The late dancer confronted a person on the film believed to be the accused teen and the pair disappeared off-camera for a moment. At that moment, Sibley was allegedly stabbed. He died not long after. But one key part of Gonzalez’s rationale for charging the teen is questionable. The prosecutor said Sibley was “rightfully in a position to speak out and protect himself and his friends from anti-gay and anti-Black slurs.” But words in and of themselves are not necessarily threatening and do not have the ability to kill. Sibley’s move on the teen could complicate the case, as the 28-year-old appeared much larger and more physically imposing than the person he lunged toward, according to the video. A jury could easily find that, no matter what was said, the decision to pursue the teen made Sibley the fight’s aggressor and that the teen was in fear for his life. New York is not a “stand your ground” state — meaning people in fear for their lives have what is called a “duty to retreat.” But the state does have self-defense laws on the books. Find Law breaks down the state’s duty to retreat statute: “According to the duty to retreat principles, when an individual is under immediate threat of harm, they are required to retreat from the threat as much as possible. Only then, can the individual use force for self-defense purposes; the use of deadly force is considered a last resort.” Kevin Conway, a New York-based defense attorney, further explained the law on his website: “New York is a state that has ‘duty to retreat’ laws. What this means is that you are expected to try and remove yourself from a dangerous situation. If you do not attempt to escape the situation and end up using deadly force, it is possible that you could be charged with a crime. “However, if you are trapped and have no way of preventing an altercation, you may need to fight back. In these cases, you can claim self-defense because you did what you could to prevent a scenario where you had to use force.” The video shared of the deadly fight could be interpreted to show Sibley as the aggressor and that the teen made a legally-obligated attempt to retreat. This is, of course, not a defense of the teen, as all the facts are not known. But after multiple viewings of the killing, Gonzalez might find himself in a difficult spot when attempting to prove to a jury that Sibley was the victim. The video appears to show him as the aggressor, once the situation had escalated beyond an exchange of words, however offensive those words might have been. The case will ultimately be decided by a jury. The teen’s first court appearance was scheduled for Friday. This article appeared originally on The Western Journal.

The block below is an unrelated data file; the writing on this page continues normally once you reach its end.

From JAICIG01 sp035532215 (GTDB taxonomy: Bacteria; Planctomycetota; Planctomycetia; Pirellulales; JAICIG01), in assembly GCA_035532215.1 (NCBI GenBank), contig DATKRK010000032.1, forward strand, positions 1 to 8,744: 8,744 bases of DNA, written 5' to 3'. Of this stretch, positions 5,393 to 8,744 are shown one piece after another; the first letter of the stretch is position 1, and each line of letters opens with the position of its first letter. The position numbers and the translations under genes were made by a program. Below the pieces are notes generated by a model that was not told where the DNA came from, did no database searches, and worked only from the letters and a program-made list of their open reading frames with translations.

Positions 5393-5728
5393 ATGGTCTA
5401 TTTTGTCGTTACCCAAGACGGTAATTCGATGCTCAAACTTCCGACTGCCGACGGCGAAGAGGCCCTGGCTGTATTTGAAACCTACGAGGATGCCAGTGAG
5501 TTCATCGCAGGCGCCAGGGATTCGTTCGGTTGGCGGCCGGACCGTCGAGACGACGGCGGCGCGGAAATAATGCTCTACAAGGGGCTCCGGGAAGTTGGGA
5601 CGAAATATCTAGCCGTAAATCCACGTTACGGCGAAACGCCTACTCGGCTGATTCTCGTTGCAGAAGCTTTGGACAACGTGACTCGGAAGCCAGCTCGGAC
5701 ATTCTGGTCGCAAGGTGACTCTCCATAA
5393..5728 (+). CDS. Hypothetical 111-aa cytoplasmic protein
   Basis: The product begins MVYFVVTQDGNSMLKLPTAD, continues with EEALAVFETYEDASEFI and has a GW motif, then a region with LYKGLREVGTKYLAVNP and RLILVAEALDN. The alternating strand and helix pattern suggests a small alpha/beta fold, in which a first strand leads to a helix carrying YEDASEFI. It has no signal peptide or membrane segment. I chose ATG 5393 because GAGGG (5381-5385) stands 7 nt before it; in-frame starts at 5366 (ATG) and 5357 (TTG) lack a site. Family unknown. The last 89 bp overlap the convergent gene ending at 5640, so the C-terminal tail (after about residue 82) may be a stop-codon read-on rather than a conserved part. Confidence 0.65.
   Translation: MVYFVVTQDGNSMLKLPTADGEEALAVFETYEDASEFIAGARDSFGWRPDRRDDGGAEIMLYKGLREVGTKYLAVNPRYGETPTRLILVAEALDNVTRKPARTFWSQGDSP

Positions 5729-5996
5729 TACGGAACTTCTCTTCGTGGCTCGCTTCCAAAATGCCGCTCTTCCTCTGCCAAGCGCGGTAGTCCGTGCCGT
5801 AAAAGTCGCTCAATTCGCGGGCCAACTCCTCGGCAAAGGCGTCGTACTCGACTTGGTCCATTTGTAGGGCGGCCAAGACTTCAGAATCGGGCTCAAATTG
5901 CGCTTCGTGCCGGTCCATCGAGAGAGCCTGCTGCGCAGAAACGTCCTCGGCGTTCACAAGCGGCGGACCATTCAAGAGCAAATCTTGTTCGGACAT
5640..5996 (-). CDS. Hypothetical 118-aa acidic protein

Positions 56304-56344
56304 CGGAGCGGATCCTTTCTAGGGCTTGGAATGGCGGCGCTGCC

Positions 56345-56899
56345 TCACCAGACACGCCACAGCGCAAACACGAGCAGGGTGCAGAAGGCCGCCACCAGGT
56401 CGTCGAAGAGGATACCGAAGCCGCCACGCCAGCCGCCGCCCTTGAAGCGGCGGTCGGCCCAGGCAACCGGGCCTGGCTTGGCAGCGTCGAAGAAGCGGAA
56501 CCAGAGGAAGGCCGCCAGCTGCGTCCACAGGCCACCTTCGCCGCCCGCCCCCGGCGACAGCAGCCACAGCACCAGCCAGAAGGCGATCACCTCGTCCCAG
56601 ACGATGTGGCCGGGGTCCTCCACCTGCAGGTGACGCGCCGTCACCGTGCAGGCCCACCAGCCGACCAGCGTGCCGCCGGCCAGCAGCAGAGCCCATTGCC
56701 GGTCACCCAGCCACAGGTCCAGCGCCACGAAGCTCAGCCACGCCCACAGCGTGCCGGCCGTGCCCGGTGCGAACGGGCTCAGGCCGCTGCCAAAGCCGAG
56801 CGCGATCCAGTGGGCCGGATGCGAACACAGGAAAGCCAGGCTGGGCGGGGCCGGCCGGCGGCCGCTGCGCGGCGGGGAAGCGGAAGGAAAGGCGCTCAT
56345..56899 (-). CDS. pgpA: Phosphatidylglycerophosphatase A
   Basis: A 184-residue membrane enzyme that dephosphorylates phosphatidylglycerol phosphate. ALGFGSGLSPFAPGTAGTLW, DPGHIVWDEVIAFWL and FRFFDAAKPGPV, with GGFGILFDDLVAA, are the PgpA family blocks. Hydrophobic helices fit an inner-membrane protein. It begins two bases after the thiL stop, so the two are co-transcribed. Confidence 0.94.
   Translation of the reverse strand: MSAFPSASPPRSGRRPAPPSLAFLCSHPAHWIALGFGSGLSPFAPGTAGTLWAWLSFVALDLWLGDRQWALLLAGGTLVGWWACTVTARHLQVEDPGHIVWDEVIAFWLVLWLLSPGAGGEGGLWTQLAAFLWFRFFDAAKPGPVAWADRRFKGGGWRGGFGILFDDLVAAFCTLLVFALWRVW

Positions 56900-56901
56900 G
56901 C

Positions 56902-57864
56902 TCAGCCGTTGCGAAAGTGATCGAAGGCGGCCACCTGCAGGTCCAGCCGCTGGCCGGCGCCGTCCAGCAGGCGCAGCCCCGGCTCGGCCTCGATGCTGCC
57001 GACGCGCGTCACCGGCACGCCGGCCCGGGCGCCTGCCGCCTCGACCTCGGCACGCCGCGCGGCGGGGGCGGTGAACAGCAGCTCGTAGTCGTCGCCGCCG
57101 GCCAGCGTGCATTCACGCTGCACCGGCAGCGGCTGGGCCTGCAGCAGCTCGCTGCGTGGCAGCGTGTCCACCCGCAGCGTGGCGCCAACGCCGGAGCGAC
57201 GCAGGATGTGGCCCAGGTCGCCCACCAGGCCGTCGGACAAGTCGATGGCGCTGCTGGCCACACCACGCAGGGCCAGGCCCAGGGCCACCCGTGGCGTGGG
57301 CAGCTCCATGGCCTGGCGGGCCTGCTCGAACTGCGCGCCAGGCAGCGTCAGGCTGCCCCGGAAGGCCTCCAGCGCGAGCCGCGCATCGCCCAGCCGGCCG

The court case surrounding O’Shae Sibley is going to be an interesting one. Let me make it clear, Sibley did not deserve to die, but this footage could be damning to the case. The defence will use this footage and depict Sibley as the aggressor. #OshaeSibley #OsheaSibley #news pic.twitter.com/42nZSGyGE4— That Guy Shane (@ProfanityNewz) August 5, 2023